Inside David Soknacki's Last Day on the Campaign
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Inside David Soknacki’s Last Day on the Campaign

As David Soknacki waited to learn the results of a new poll that would determine whether he'd stay in the race for mayor, Torontoist spent six hours with him and his team, speaking candidly about the campaign, the state of Toronto politics, and what it feels like to be perpetually in limbo.

David Soknacki on the day he registered to run for mayor.

Sitting on a downtown patio with campaign manager Brian Kelcey and spokesperson Supriya Dwivedi, the David Soknacki camp is much more relaxed than usual on a sunny Monday. All their work—a year of preparation, campaigning, and personal sacrifices—is now out of their hands. Staff and volunteers alike have the day off: an unusual move for a campaign that should be kicking into high gear. Soknacki himself attends a mayoral forum in the morning to discuss seniors’ issues, and then spends the rest of the day at his spice business offices just outside the city.

This is not a typical day in the campaign.

It’s September 8, and Soknacki has until Friday the 12th to decide whether to withdraw his name from the ballot. He is leaning towards doing so, and the final decision hangs on the outcome of a new Forum poll. Soknacki and his advisors aren’t campaigning because they are spending the day waiting: depending on the results of that poll he’ll either carry on, or announce on Tuesday night that he’ll bow out. He’s got a campaign event already planned—a rallying-of-the-troops to celebrate his volunteers, at the St. Lawrence Market Jack Astor’s. It’s also to mark his birthday: Soknacki turns 60 on Tuesday.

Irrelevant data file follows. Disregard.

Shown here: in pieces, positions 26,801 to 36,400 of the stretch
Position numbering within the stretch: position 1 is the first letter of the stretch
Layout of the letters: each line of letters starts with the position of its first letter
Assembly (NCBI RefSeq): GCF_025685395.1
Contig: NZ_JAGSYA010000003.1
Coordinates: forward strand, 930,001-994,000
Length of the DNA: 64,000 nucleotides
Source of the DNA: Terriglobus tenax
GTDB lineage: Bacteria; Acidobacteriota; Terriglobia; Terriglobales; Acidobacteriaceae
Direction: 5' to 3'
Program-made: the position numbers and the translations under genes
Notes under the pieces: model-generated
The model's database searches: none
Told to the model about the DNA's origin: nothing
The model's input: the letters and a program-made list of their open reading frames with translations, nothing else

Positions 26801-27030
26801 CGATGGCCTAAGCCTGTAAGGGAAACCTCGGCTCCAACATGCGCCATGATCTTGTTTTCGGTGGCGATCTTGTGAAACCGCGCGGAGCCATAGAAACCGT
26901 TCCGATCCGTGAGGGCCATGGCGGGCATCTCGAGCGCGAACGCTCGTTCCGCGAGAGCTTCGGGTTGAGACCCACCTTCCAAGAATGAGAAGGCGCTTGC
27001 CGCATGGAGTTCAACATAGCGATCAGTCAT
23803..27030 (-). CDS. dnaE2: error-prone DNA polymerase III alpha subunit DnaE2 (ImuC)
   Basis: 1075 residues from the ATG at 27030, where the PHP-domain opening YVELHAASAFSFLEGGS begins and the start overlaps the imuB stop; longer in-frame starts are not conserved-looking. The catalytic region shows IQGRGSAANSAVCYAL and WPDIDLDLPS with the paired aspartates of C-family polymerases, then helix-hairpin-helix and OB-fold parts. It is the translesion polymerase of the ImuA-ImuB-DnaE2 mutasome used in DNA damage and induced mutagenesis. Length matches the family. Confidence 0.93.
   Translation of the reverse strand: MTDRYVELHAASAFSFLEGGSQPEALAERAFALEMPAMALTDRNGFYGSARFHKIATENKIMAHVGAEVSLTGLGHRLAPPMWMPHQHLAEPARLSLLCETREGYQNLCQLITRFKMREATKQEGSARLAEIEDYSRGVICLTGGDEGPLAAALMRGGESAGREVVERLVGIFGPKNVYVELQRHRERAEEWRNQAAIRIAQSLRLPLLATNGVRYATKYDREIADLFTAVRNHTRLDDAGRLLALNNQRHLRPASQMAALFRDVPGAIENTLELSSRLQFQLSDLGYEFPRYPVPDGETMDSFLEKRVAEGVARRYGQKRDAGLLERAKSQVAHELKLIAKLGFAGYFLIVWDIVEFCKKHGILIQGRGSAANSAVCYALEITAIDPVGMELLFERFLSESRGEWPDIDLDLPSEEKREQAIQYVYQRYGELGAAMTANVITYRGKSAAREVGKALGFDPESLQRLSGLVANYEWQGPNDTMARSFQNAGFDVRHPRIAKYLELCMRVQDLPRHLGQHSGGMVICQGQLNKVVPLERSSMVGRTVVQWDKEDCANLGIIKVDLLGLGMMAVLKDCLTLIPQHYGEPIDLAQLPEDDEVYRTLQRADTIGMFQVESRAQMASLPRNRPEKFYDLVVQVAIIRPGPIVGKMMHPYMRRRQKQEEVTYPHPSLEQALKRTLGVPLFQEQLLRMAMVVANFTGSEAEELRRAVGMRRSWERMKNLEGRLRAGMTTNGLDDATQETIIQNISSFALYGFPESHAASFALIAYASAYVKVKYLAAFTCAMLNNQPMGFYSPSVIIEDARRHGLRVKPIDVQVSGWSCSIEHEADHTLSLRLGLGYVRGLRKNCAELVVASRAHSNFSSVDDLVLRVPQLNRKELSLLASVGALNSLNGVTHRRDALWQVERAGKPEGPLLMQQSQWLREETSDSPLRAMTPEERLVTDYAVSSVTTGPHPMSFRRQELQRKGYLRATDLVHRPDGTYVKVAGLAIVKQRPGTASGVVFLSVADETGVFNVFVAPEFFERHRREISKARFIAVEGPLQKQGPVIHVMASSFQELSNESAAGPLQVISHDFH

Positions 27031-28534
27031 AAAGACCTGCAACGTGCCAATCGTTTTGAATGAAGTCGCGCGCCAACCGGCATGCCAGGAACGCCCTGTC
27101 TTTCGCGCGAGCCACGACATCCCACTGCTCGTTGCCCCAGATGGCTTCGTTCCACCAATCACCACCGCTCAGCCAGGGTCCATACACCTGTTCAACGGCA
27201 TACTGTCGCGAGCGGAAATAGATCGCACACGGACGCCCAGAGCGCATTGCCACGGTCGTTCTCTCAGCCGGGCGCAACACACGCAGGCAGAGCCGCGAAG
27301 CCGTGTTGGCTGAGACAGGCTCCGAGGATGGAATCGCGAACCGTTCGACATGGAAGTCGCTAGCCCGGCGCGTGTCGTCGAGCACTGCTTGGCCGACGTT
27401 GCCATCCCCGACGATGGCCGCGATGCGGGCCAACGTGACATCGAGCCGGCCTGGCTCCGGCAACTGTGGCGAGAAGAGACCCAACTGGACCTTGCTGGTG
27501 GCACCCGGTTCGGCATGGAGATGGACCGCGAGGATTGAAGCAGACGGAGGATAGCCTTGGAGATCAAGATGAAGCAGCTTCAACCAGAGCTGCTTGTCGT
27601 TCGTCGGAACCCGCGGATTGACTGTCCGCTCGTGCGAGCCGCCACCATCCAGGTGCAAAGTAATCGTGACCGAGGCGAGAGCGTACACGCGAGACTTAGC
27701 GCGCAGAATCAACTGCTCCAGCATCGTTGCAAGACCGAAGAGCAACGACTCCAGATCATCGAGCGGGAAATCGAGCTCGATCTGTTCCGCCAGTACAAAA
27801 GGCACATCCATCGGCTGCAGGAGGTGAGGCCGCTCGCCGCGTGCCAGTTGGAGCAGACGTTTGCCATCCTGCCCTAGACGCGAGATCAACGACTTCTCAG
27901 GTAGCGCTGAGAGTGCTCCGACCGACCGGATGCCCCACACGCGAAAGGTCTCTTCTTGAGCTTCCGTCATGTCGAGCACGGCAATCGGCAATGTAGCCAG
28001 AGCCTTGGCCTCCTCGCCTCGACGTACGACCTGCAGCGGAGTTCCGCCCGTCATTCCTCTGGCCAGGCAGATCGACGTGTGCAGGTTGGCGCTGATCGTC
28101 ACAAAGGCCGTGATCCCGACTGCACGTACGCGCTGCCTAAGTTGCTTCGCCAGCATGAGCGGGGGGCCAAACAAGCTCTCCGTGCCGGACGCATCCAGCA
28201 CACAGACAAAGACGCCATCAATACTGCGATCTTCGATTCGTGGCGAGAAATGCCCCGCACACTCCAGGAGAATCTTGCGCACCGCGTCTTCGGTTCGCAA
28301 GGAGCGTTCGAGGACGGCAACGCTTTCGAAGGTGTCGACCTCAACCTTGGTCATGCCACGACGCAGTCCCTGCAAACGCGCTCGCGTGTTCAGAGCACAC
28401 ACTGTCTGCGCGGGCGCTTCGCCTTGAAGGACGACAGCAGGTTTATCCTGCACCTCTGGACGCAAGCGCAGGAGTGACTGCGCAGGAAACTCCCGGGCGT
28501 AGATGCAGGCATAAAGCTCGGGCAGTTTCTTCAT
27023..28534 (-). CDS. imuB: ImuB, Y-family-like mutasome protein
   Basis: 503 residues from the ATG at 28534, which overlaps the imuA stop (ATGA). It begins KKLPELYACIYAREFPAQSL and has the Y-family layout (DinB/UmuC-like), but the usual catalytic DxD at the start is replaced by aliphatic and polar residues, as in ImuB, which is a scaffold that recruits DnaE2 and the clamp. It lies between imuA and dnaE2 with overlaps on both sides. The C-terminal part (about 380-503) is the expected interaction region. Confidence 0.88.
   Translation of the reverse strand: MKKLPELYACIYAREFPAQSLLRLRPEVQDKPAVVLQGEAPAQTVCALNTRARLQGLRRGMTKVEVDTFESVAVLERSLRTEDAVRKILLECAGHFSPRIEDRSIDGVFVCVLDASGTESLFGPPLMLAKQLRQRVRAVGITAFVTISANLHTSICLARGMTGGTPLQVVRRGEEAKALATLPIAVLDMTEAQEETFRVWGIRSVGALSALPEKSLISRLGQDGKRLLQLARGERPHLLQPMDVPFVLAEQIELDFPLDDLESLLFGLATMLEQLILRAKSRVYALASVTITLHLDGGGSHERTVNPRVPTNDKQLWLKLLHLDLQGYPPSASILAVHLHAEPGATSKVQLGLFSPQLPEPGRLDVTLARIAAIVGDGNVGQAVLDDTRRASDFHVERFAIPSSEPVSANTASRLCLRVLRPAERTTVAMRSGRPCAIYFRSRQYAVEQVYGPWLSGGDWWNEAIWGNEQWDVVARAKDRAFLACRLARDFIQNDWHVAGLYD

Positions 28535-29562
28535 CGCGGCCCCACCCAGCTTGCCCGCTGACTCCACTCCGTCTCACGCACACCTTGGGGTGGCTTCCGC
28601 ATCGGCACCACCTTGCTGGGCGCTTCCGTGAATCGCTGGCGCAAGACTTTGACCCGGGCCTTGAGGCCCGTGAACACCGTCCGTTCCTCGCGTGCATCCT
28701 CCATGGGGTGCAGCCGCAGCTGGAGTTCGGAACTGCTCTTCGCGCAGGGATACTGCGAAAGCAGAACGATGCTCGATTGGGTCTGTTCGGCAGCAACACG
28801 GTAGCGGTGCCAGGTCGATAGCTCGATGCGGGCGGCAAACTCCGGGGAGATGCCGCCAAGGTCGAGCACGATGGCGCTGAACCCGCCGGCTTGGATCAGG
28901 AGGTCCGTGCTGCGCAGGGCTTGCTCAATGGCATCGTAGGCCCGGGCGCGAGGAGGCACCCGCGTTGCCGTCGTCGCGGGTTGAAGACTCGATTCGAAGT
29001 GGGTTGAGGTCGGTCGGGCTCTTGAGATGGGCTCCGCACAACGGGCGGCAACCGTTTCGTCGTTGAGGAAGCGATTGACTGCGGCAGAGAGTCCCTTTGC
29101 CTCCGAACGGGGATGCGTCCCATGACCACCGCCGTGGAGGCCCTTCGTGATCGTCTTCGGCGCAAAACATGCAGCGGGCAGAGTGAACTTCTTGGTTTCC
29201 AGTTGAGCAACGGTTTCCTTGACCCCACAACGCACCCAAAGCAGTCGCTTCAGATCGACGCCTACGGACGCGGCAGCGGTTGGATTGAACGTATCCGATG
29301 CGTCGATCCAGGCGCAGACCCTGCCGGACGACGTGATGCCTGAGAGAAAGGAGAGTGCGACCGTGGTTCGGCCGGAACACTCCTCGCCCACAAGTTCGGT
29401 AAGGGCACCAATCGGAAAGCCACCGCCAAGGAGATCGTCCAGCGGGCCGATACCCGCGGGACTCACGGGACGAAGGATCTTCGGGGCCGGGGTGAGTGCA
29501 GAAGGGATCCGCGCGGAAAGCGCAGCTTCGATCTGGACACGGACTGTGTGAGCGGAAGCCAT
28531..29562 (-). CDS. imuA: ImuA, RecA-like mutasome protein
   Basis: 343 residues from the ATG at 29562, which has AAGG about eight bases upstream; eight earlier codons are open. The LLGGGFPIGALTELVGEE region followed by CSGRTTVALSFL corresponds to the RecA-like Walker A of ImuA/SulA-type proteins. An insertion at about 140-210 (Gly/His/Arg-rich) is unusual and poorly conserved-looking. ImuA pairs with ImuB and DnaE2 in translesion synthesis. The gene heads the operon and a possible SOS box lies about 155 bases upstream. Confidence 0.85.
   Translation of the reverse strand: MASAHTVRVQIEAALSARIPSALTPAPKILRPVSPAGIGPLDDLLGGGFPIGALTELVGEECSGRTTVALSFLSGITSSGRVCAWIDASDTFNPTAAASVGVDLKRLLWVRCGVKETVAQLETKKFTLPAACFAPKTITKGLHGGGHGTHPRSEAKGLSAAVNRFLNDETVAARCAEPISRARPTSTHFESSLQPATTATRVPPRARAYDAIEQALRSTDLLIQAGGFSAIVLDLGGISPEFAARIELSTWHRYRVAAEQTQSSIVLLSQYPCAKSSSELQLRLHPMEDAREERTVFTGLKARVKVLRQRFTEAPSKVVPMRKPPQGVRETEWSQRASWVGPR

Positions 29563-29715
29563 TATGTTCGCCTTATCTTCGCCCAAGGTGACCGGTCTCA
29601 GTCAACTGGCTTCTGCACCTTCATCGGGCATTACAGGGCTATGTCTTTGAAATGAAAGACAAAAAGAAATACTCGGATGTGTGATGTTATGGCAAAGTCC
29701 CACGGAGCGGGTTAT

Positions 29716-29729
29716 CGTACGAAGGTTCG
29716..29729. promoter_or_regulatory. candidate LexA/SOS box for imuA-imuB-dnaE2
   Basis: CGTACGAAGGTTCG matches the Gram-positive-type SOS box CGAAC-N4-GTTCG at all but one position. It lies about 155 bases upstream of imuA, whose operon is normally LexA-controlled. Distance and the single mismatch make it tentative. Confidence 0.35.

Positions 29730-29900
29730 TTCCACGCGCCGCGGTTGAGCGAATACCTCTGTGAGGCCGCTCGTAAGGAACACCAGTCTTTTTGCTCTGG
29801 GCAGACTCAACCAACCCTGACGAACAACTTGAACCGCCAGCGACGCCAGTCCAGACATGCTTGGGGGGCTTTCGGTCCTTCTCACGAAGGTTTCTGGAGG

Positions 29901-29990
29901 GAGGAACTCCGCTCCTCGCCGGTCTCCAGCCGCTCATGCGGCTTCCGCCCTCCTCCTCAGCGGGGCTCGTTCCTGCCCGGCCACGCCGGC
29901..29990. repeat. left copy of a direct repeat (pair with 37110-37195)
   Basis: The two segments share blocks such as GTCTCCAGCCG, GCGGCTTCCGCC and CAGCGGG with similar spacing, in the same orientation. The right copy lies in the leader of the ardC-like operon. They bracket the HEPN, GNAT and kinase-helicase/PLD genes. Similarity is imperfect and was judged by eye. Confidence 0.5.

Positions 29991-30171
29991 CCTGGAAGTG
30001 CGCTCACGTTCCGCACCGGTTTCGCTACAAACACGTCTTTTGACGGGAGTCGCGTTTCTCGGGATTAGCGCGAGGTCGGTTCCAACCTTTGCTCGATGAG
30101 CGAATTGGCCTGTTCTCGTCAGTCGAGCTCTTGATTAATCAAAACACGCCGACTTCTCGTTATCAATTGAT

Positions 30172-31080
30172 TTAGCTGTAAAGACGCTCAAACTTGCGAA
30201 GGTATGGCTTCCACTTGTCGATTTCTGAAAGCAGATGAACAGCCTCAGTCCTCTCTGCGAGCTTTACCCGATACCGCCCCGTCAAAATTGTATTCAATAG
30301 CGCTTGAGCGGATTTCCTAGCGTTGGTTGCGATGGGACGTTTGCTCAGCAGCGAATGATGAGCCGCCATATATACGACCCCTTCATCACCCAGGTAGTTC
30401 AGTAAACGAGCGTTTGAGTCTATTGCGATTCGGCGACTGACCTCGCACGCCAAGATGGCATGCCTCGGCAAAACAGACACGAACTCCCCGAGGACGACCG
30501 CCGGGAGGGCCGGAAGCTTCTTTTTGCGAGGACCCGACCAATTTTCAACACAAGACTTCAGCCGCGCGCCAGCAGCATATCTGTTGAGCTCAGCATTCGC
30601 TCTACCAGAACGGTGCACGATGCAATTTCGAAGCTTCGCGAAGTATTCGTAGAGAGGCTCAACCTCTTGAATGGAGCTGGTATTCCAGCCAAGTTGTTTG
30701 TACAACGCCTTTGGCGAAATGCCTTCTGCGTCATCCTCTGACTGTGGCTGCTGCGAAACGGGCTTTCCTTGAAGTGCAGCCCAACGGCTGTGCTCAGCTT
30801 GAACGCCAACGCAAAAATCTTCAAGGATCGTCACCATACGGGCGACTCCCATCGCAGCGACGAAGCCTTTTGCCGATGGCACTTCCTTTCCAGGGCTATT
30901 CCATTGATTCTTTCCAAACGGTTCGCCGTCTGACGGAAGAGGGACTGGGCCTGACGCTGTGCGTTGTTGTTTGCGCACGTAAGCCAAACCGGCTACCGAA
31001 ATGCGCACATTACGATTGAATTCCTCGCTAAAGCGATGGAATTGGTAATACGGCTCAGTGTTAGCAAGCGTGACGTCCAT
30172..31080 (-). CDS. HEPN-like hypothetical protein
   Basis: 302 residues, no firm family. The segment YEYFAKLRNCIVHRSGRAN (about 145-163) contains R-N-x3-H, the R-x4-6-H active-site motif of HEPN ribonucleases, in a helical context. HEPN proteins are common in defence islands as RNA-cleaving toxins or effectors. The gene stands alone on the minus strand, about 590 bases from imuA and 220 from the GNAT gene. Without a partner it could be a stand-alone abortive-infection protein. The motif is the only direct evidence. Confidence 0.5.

The results of that poll come in a day later: it shows him at 6 per cent support, with 78 per cent name recognition. And with that, Soknacki decides to end his bid for mayor.

He could, in theory, keep going, see if the numbers change, make a public announcement later on. Back in 2010 Rocco Rossi publicly shut down his campaign after the withdrawal deadline, eventually deciding the odds were against him. Because he waited until after nominations closed, however, his name stayed on the ballot. Kelcey says Soknacki has no interest in that scenario.

Soknacki was always taken seriously as a candidate: as a former Scarborough city councillor and a budget chief under Mayor David Miller, his resume was hefty enough to earn him an invitation to all the major debates, and considerable access to journalists. But Soknacki has been, since the beginning of the race, struggling in his efforts to gain public traction. He began with low name recognition, and though that number improved over the past few months his polling numbers were pretty much always stuck in the 4 per cent range.

One of the main selling points of the Soknacki campaign has been that they could do the math. They could do the math on the big issues, like housing, transit, and the police budget, and they were honest about what the harsh realities of those numbers meant. But Monday was a time to be honest with themselves, and to take a hard look at whether a different set of numbers—that poll they were waiting for—would demonstrate enough momentum to carry on, and whether the campaign could realistically fundraise enough to capitalize on any momentum there might be. Though the results weren’t in yet, they knew it wasn’t looking good.